A tropical spread of rainforests, plantations and paddy fields nestled 750km southwest of Kunming along the Burmese and Laotian borders, Xishuangbanna has little in common with the rest of provincial China. Foremost of the region’s many ethnic groups are the Dai, northern cousins to the Thais, whose distinctive temples, bulbous pagodas and saffron-robed clergy are a common sight down on the plains, particularly around Jinghong, Xishuangbanna’s increasingly touristed capital. The region’s remaining 19,000 square kilometres of hills, farms and forest are split between the administrative townships of Mengla in the east and Menghai in the west, peppered with villages of Hani, Bulang, Jinuo, Wa and Lahu. Cultural tourism aside, there are plenty of hiking trails and China’s open border with Laos to explore.
Xishuangbanna’s emphatically tropical weather divides into a dry stretch between November and May, when warm days, cool nights and dense morning mists are the norm; and the June–October wet season, featuring high heat and torrential daily rains. The busiest time of the year here is mid-April, when thousands of tourists flood to Jinghong for the Dai Water-splashing Festival; hotels and flights will be booked solid for a week beforehand. Getting around Xishuangbanna is easy enough, with well-maintained roads connecting Jinghong to outlying districts.
Although the Dai once spread as far north as the Yangzi Valley, they were driven south by the Mongol expansion in the thirteenth century. These days, they are found not only in southwest China but also throughout Thailand, Laos and Vietnam. Reputed as skilful farmers, they have always flourished in fertile river basins, growing rice, sugar cane, rubber trees and bananas. Accordingly, Dai cuisine is characterized by sweet flavours not found elsewhere in China – you’ll encounter rice steamed inside bamboo or pineapple, for instance. Oddities such as fried moss and ant eggs appear on special occasions.
Dai women wear a sarong or long skirt, a bodice and a jacket, and keep their hair tied up and fixed with a comb, and often decorated with flowers. Married women wear silver wristbands. Dai men sport plenty of tattoos, usually across their chests and circling their wrists. Their homes are raised on stilts, with the livestock kept underneath. Some of the most distinctive and ornate Dai architecture is well decoration, as the Dai regard water as sacred. They’re Buddhists, but like their compatriots in Southeast Asia follow the Thervada, or Lesser Wheel, school, rather than the Mahayana school favoured throughout the rest of China. When visiting Dai temples, it’s important to remove your shoes, as the Dai consider feet to be the most unclean part of the body.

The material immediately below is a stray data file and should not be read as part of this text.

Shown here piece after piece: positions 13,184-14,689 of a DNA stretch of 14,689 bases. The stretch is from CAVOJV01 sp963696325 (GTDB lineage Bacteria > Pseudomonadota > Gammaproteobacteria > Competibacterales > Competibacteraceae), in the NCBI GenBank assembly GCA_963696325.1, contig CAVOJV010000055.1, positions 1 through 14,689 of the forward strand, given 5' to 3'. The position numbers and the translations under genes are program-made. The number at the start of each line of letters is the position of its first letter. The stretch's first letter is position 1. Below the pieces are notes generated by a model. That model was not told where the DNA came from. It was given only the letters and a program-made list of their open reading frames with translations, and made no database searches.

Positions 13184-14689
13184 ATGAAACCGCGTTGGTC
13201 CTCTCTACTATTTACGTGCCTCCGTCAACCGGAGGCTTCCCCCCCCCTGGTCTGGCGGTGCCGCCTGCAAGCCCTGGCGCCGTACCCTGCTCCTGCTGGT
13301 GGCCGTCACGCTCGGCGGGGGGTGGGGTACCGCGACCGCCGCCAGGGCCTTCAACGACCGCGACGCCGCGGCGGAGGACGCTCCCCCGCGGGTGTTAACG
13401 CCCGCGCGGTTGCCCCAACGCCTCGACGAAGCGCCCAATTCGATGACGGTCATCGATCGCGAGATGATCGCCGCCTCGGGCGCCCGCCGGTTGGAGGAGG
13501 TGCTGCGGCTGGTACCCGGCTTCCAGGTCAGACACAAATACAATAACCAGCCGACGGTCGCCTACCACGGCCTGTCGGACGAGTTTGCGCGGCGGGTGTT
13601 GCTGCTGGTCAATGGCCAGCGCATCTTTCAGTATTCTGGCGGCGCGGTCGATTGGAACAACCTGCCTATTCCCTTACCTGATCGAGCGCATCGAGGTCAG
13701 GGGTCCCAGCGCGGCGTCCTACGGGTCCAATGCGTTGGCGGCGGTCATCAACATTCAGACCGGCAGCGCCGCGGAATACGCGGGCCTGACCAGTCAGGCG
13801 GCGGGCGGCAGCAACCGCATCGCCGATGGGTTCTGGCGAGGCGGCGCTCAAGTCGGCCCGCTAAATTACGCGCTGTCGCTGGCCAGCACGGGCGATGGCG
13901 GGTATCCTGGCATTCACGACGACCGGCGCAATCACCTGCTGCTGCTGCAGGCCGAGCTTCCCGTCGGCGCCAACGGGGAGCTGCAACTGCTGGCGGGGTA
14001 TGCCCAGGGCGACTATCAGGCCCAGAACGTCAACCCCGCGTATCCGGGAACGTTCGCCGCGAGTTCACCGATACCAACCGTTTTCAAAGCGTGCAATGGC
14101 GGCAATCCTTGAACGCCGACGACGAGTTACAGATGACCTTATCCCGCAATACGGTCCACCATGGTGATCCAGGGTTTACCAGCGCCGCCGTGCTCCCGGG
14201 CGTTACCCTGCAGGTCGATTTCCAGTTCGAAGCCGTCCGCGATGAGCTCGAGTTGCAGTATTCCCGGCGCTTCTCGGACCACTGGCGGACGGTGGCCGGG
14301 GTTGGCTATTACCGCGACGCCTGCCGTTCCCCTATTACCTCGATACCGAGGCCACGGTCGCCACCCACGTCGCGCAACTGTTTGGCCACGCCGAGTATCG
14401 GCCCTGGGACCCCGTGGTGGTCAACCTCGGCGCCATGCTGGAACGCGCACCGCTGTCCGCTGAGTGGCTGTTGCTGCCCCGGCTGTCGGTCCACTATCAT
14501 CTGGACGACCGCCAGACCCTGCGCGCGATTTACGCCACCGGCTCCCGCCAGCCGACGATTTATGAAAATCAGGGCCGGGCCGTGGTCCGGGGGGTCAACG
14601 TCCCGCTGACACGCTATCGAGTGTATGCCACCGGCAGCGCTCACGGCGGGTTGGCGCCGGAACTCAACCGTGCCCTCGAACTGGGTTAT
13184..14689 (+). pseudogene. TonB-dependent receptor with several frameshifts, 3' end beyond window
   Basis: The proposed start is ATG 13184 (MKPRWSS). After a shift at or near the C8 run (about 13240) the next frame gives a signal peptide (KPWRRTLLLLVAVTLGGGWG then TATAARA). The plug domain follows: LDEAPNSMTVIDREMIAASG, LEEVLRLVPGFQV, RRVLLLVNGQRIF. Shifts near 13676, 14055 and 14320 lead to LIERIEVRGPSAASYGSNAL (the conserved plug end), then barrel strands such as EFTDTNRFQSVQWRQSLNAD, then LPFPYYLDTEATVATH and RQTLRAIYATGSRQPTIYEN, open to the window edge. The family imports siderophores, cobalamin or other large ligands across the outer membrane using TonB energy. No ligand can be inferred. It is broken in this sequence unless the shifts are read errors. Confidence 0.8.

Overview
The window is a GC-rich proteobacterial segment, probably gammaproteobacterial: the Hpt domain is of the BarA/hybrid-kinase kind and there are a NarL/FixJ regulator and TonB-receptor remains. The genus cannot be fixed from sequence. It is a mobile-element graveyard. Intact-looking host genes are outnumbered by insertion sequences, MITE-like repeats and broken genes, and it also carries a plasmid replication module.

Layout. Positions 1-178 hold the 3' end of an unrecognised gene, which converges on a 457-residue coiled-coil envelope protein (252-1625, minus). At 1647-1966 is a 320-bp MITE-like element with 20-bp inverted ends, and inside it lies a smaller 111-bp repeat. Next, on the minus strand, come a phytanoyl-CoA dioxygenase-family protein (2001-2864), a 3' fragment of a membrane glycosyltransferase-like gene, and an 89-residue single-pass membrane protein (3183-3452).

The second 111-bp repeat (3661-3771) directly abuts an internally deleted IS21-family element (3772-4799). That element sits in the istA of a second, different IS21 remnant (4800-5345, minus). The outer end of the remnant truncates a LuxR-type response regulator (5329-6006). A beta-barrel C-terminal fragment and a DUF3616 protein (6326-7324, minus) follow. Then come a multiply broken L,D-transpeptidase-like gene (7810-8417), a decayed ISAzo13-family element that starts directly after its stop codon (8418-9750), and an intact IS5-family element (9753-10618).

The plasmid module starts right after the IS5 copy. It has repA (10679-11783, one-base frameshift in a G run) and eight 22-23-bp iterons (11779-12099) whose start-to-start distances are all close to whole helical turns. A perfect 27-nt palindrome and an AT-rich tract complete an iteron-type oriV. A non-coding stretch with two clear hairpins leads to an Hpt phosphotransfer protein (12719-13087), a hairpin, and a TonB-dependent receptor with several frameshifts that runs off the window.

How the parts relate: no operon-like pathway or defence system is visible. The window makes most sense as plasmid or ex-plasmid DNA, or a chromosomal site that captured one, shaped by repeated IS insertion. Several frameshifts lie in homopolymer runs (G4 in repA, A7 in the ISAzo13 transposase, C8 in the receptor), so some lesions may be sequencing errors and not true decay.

Dai New Year celebrations, once set by the unpredictable Dai calendar, are now held April 13–16 annually. The first day sees a dragon-boat race on the river, held in honour of a good-natured dragon spirit who helped a local hero outwit an evil king. On the second day everybody in Jinghong gets a good soaking as water-splashing hysteria grips the town, and basinfuls are enthusiastically hurled over friends and strangers alike to wash away bad luck. Manting Park also hosts cockfighting and dancing all day. The finale includes Diu Bao (Throwing Pouches) games, where prospective couples fling small, triangular beanbags at each other to indicate their affection, and there’s a mammoth firework display, when hundreds of bamboo tubes stuffed with gunpowder and good-luck gifts are rocketed out over the river. Nightly carousing and dancing – during which generous quantities of lajiu, the local firewater, are consumed – take place in the parks and public spaces. Look out for the Peacock dance, a fluid performance said to imitate the movements of the bird, bringer of good fortune in Dai lore, and the Elephant-drum dance, named after the instrument used to thump out the rhythm.